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Banana Skins – October 2022 (#397-403)

397. Experiences of testing aircraft with high intensity radiated fields (HIRF)

During the testing of one aircraft we suffered a very marked and complete electrical failure of the aircraft (much to the alarm of both the test engineers and the cockpit crew) which turned out to be due to the EUT we were testing being next to the ground power supply controller which didn’t like the field we were generating. Since this controller would not be in operation in flight its upset was not critical and it had to be shielded using a sheet of RAM (radio absorber material – Editor) when testing continued.

It’s not just the aircraft that can be upset. One trial kept setting off the hangar fire-alarms to the point where the fire brigade eventually disabled the system and left one fireman, with a hand-held extinguisher and radio, to act as the building fire-alarm system fort the duration of our testing.

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Expect the unexpected – one can often start testing believing nothing is going to happen to the aircraft and be very surprised when it does. When testing a reasonably large (50 seat) turboprop the whole team was caught slightly unawares when it tried to crawl up and over the chocks as our transmissions upset the propeller pitch controller.

(Taken from: “Whole Aircraft HIRF Test Experiences: A Practical Viewpoint”, by Roger Marson, EMC-UK 2006 conference, Newbury, October 17-18 2006.)


398. Checkout terminal display interferes with radio service, FCC close down the store 

A new grocery store had been opened in St Louis, MO. This new “high-tech” (now normal) store included the installation of 15 scanning checkout stands with customer enunciator panels. A week before the big grand opening, store management turned on the new checkout stands to verify their functionality. The function tests carried on the rest of that day and into the next. However, the next morning, a group of men walked in carrying radios and red tags. The checkout stands were red-tagged and turned off. The men left.

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The late Chris Kendall (CKC Laboratories) was called in as an EMC Consultant to find out what was happening and to fix the problem. Chris went to work and found the problem right away. The enunciator panels had a display driver at the bottom of the display and there were 5MHz data lines running around one side of the panel and then returned on the other side of the panel. The men who arrived were, of course, from the FCC. They were upset because a local repeater was being jammed (at around 110MHz). The fix introduced by Chris was to tie a wire to the ground path and lay the wire on top of the clock traces as an image return. Once this was done, the interference problem went away, the red tags were removed, and the store opened. The lesson? Remember Mary and her little lamb… everywhere the signal goes, its ground is sure to follow.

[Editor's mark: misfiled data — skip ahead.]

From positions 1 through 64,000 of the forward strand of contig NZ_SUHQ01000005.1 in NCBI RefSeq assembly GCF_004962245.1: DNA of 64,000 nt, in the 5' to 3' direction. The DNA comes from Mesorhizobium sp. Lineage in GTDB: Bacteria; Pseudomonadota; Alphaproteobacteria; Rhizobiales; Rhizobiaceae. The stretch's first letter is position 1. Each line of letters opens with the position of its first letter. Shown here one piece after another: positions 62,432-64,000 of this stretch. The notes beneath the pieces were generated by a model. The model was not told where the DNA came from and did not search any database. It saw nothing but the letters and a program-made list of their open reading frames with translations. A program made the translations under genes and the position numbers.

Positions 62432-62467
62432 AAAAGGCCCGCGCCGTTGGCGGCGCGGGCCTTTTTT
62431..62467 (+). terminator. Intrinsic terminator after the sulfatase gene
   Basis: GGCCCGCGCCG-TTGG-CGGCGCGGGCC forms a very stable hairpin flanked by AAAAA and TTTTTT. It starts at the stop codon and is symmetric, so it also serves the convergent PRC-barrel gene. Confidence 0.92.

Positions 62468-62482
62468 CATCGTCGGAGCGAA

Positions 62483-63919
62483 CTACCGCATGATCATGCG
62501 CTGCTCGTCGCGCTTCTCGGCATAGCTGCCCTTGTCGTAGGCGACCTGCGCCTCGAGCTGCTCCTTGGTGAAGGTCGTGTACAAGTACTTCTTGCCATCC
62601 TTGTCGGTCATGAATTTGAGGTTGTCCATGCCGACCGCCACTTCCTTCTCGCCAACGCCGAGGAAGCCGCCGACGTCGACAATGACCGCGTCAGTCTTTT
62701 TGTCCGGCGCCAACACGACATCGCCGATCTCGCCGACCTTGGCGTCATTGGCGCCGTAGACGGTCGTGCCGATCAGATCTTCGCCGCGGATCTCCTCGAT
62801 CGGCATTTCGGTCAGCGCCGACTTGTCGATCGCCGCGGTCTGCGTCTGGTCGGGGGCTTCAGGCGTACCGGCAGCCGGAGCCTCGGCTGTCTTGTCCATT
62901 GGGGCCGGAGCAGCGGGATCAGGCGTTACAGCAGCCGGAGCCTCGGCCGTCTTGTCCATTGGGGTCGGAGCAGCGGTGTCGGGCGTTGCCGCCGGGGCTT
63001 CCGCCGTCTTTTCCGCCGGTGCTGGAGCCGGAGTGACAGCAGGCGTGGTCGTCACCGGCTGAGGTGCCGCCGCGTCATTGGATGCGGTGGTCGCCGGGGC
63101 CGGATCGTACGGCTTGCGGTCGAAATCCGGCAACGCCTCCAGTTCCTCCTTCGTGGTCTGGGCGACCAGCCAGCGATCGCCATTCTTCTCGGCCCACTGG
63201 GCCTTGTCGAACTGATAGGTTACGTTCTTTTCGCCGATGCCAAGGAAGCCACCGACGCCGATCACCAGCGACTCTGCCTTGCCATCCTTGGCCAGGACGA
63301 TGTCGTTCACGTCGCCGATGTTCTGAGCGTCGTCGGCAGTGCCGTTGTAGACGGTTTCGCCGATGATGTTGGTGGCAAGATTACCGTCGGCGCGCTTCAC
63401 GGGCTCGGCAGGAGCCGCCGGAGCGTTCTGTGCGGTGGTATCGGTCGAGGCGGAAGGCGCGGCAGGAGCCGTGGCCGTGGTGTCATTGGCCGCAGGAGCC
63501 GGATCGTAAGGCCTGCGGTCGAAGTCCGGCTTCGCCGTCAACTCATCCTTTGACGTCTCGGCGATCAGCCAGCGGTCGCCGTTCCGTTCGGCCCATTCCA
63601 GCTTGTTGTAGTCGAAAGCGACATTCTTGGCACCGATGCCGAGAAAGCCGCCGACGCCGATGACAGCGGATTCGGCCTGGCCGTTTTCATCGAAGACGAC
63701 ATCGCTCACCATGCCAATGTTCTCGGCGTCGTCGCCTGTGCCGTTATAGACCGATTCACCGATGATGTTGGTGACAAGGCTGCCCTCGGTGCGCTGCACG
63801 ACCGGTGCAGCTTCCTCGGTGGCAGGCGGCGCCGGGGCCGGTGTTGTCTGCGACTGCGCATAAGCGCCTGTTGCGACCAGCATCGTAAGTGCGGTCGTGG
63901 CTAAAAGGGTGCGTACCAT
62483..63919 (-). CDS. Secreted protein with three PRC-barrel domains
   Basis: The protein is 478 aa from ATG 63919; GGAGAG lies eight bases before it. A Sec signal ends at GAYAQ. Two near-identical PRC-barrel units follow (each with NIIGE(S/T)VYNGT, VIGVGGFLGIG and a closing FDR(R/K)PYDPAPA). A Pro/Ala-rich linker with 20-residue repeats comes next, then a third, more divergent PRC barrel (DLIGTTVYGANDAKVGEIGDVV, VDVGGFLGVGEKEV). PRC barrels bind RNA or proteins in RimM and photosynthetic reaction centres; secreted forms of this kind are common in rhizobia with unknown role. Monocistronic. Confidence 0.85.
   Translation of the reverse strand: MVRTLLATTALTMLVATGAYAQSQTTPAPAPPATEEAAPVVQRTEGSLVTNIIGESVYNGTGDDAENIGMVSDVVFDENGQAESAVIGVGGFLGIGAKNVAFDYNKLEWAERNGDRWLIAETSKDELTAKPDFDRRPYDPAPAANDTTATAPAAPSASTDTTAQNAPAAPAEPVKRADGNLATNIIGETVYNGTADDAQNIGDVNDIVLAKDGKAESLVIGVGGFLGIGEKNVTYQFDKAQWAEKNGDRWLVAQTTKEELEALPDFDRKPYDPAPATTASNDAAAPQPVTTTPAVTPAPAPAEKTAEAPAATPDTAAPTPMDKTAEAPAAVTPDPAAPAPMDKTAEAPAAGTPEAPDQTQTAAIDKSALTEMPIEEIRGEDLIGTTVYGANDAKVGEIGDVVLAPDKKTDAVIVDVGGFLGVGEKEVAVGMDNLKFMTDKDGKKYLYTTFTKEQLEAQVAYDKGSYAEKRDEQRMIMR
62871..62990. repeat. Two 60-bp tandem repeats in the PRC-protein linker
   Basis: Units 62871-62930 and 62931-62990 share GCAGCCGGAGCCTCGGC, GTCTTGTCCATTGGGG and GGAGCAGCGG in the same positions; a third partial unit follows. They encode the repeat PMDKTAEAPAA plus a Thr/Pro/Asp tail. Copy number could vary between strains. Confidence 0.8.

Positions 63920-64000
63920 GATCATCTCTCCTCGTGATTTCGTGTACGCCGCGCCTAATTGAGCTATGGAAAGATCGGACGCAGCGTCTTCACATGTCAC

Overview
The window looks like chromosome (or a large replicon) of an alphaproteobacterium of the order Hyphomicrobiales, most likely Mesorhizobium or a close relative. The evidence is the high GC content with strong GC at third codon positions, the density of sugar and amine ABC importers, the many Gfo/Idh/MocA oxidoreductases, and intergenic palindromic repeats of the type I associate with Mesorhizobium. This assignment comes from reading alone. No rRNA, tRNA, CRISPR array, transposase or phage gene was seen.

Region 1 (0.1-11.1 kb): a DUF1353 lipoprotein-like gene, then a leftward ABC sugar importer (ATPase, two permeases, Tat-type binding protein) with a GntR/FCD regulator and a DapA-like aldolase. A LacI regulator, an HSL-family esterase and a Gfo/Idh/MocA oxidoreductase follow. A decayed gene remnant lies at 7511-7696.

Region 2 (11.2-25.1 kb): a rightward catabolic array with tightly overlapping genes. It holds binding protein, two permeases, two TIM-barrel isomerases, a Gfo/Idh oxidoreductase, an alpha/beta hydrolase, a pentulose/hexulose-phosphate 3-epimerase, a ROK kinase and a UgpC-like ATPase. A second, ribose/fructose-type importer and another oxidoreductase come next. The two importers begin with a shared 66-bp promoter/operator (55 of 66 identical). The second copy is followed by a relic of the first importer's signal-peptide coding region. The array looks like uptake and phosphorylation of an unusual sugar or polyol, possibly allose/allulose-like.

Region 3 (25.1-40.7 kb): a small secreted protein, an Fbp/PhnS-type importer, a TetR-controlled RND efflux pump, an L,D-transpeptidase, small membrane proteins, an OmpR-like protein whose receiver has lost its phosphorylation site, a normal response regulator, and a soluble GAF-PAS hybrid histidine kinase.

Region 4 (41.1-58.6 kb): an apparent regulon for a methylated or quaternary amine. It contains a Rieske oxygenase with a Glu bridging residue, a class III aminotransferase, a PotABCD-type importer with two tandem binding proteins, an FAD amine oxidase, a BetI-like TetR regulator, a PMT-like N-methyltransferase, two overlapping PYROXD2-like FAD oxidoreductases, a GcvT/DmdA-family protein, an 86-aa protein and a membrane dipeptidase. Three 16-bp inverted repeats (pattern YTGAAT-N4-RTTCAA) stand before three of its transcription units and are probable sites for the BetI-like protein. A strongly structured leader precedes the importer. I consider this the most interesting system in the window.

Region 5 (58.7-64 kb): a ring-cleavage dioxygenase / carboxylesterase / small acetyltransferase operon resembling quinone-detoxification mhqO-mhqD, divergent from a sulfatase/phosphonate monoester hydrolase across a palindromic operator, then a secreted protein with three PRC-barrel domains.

(Taken from “Who are you guys, and why can’t I open my store?” in “Chapter Chatter” by Todd Robinson, IEEE EMC Society Newsletter, Issue 210, Summer 2006. Todd in turn had extracted this item from a compilation of EMC stories presented several years previously by Patrick André of André Consulting, Inc., at a meeting of the IEEE EMC Society’s Seattle Chapter.)


399. HVAC system interferes with TV

In April of 2004 I installed a new HVAC system to include a Honeywell EAC F300 Electronic Air Cleaner. Immediately, I noticed on channel  9 off-air TV lines of ‘snow’. I subsequently found out that the air cleaner was causing this problem. I checked the air-cleaner’s electrical power supply outlet, and it is properly wired and grounded. I have both anew ground to the electrical supply panel and the old one to the cold water pipe. I found a reference to a CORCOM EMI filter Honeywell recommends and installed it. I wired up a metal box, wired it in, tested it with my outlet tester, and it worked for about a day. Now, the snow is back. My wife is broadly hinting if I don’t fix it she will want either cable or a dish. Anyone have any ideas?

(From Interference Technology e-news, October 5th 2006.) 


400. If electromagnetic waves can penetrate walls, think what they can do to your skin

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(We always try to use an amusing or off-beat item for every 100th Banana Skin. Robert Higginson adds (April 6th 2007): Reading what looks like new-age trickery, I put “Thermus Thermophillus” into Google. Some hits include the following. (Quackometer!!!) Post for Tuesday, March 20, 2007 (Very entertaining comments.)

We don’t think that EM shielding manufacturers need worry about losing customers to Clarins, but if people are really that concerned maybe there’s a new market opening up for total-body-covering metallised clothing!)


401. Interference problems with lifts (elevators)

I suppose my two worst ‘banana skins’ were a shopping centre in Leeds and a big manufacturing company in Germany. The shopping centre was a four car VF (variable frequency motor-drive) group of elevators that had been working fine for 3 years and then blew £3,000 worth of central traffic dispatching computer. I was asked to take a look, spent 3 days on site and found 180 earth faults – which was a shock as this installation had been checked for earth loop impedance at my request and passed with flying colours (this was done by a reputable engineering company we all know).

After another £3,000 worth of kit failed again I went back and to my absolute horror I found the 5” mains riser was terminated to a brand new distribution panel being installed while I was on site. The riser went into a gland plate which sat on a cork gasket, nylon insulation washers and powder coated metalwork – no earth conductor at all.

The problem with this is two-fold: firstly, if we suffered a secondary fault such as a door lock short to earth then the elevator could run with the doors open; secondly, the DC bus rises to 600V on each VF drive and could have proved fatal to the users pushing buttons etc. outside the lift. I can recall running into the electrical contractors office and gripping the chief engineer’s lapels – and that’s about all I can recall.